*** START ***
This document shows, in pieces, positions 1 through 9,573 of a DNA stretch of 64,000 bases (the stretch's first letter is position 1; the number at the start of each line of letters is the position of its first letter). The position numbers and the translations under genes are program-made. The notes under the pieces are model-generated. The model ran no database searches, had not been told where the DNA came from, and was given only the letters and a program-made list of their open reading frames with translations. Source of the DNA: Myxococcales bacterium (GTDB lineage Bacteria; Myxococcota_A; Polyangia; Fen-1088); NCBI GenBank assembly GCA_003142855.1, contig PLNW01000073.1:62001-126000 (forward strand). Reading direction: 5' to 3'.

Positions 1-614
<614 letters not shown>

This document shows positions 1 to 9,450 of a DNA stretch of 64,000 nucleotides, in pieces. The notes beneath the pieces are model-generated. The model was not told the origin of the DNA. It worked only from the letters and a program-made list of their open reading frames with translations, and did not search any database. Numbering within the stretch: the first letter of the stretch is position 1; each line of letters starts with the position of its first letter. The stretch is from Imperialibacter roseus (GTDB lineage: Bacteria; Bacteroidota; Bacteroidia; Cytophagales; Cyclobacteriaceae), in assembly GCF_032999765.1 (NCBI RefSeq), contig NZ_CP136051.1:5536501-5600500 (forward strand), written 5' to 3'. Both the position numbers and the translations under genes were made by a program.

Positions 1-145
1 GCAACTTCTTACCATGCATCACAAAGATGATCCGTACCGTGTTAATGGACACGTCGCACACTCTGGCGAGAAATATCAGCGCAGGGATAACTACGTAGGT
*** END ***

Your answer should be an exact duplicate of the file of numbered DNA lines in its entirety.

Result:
This document shows, in pieces, positions 1 through 9,573 of a DNA stretch of 64,000 bases (the stretch's first letter is position 1; the number at the start of each line of letters is the position of its first letter). The position numbers and the translations under genes are program-made. The notes under the pieces are model-generated. The model ran no database searches, had not been told where the DNA came from, and was given only the letters and a program-made list of their open reading frames with translations. Source of the DNA: Myxococcales bacterium (GTDB lineage Bacteria; Myxococcota_A; Polyangia; Fen-1088); NCBI GenBank assembly GCA_003142855.1, contig PLNW01000073.1:62001-126000 (forward strand). Reading direction: 5' to 3'.

Positions 1-614
<614 letters not shown>

This document shows positions 1 to 9,450 of a DNA stretch of 64,000 nucleotides, in pieces. The notes beneath the pieces are model-generated. The model was not told the origin of the DNA. It worked only from the letters and a program-made list of their open reading frames with translations, and did not search any database. Numbering within the stretch: the first letter of the stretch is position 1; each line of letters starts with the position of its first letter. The stretch is from Imperialibacter roseus (GTDB lineage: Bacteria; Bacteroidota; Bacteroidia; Cytophagales; Cyclobacteriaceae), in assembly GCF_032999765.1 (NCBI RefSeq), contig NZ_CP136051.1:5536501-5600500 (forward strand), written 5' to 3'. Both the position numbers and the translations under genes were made by a program.

Positions 1-145
1 GCAACTTCTTACCATGCATCACAAAGATGATCCGTACCGTGTTAATGGACACGTCGCACACTCTGGCGAGAAATATCAGCGCAGGGATAACTACGTAGGT